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Time's a-wastin'

Ladies, in this new era of renewed hope, renewed goals (*looks at list of New Year's Resolutions*) and a renewed outlook on being black in America, its time we put aside unproductive mindsets. One such problematic mindset is that black people don't do 'certain things'. Alot of sistahs grew up accused of acting or wanting to be white, because their family raised them with certain values, or they participated in activities that made the Black Do Not Do list. As one of those girls, it was hard to tell what made that list and what didn't. Up until high school, when honors classes brought me in contact with other black girls like me, my self-esteem took a serious hit from these accusations. 97% of my family is black, my parents taught me to do these things, yet outside the home my identity was being challenged. It was very hard for me, and other girls, to come with this. Perhaps you can relate to the list --



Black Do Not Do List (blacks do not:)
  1. speak English using correct grammar

  2. like school/like to read

  3. wear clothing in a proper manner, i.e. not too tight, too baggy or pants on the waist

  4. wash our hair alot (women)

  5. drink wine

  6. now, apparently, get married

  7. have good credit

  8. make green bean casserole (lol)

  9. become serial killers or 'go postal'

  10. participate in adventure-related activities: surfing, mountain-climbing, hiking, white water rafting, etc.

  11. listen to country, alternative, and heavy metal music

  12. eat healthy foods

Those were the ones I could remember from the top of my head. What I find interesting is that, if you told a black person that they couldn't participate in these activities, there would be calls made to the NAACP, the Rev. Al Sharpton would hold a press conference, and the black community would raise a general outcry. "How dare they say we can't do any of these things! That's racist! Our ancestors fought and died so we could be included! The white man is trying to keep us down!" Yet we segregate ourselves from new experiences. Its funny to me that black people love supporting diversity in the workplace, just not diversity within the black community.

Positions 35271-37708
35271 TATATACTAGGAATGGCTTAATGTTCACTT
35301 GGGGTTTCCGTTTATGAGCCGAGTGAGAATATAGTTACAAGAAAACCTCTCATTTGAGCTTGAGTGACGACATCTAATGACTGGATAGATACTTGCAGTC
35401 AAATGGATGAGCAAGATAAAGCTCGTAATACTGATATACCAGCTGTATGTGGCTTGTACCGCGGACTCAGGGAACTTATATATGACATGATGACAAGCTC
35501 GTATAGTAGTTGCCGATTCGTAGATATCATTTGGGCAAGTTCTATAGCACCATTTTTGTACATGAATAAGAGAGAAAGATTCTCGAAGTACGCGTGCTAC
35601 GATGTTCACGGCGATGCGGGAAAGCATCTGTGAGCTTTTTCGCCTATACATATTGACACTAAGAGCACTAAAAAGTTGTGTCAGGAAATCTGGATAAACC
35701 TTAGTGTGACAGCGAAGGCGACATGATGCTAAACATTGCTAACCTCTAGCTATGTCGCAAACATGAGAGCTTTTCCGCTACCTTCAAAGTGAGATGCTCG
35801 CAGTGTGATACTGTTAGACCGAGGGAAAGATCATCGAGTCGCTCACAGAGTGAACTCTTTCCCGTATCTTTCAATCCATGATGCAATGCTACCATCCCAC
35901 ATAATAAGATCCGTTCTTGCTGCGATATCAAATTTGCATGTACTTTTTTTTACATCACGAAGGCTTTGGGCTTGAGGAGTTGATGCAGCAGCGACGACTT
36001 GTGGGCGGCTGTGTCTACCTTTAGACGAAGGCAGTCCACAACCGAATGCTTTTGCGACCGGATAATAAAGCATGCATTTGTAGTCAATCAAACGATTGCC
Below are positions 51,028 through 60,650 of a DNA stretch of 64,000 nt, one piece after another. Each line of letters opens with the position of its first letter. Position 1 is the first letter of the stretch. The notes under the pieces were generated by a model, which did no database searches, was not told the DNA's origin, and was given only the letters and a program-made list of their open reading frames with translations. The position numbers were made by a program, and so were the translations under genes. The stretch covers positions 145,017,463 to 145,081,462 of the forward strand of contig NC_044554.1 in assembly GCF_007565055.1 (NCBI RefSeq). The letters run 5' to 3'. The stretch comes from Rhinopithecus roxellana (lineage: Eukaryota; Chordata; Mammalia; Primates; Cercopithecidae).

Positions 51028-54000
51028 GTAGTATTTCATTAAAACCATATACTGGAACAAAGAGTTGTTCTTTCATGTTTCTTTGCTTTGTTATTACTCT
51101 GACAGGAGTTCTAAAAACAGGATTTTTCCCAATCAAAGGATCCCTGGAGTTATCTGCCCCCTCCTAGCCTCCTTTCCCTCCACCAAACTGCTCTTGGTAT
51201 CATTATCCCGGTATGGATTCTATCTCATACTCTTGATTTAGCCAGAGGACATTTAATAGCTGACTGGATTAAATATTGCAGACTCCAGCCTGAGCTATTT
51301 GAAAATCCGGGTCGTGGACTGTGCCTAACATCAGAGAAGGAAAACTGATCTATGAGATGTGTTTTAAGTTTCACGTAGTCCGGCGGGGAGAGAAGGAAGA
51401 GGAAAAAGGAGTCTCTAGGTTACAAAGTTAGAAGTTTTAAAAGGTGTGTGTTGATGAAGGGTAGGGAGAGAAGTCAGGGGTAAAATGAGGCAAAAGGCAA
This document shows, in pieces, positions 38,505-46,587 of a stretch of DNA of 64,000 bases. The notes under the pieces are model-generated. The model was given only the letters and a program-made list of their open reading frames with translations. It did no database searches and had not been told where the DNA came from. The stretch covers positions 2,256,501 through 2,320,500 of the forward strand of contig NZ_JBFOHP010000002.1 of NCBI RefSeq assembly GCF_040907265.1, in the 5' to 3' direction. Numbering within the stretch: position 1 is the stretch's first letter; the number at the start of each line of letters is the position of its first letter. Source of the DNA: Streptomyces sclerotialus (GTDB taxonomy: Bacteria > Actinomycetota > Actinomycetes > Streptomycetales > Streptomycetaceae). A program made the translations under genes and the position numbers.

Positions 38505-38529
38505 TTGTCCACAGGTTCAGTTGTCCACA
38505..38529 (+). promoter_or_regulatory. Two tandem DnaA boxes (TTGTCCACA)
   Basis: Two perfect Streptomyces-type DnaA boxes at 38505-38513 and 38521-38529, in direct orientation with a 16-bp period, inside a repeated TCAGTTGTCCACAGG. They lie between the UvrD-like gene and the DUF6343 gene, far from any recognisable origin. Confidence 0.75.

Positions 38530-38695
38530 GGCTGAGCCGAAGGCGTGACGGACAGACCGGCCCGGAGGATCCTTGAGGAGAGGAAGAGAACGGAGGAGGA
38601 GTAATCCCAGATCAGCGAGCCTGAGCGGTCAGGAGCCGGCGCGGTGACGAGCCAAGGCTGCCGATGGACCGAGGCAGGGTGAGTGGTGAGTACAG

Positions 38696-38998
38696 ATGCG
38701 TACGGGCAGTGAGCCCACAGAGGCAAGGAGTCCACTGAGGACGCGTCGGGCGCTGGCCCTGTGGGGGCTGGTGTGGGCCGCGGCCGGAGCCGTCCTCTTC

How many times has someone leveled the 'trying to be white' accusation on you, for an interest, mannerism or outlook on life that differed than theirs? How did you learn to deviate from the 'norm' as far as what black people are expected to do? For me, it was the realization that 1) I was not unique in my likes and dislikes and 2) trying to conform to the 'list' was not making me happy. I like being a nerd, reading fantasy fiction, I want to travel to less-traveled locations (like Russia)

As much as we like to think this is a new day, if we don't act and think in new ways, things will remain the same. If we don't start placing higher value on education, marriage, fiscal responsibility and other areas on the Black Do Not Do list, we will find ourselves even more marginalized from mainstream society. I'm not saying change who you are to fit in with white people - I'm saying that you shouldn't limit your desires and who you really are based on some arbitrary list of what we are perceived to enjoy. Simply stated, its time to stop wanting to look 'hood', 'street' or whatever this disdain is supposed to promote.. and start living lives based on what will make us stronger, smarter, healthier and happier. We no longer have time to fall back on old excuses and look to others to define what black people do. We need to find that definition within ourselves.

2 comments:

Tha BossMack TopSoil said...

Erykah Badu inspired no doubt.

Smell Goods Lady said...

Ha ha, yeah I can relate to the majority of the do-not list. I was one of those girls, that spoke "well", enjoyed learning, traveled- when I went to France for the last part of high-school, I got some looks. I was always unique and considered "white like". But funny, I was always pro-black and still am. I just like different things. Anyway, I did try to conform, and like you that made me very unhappy, and I made some bad decisions.

I am just happy that I snapped out of it, and now I can be a positive example to my warrior princesses and other little sistas.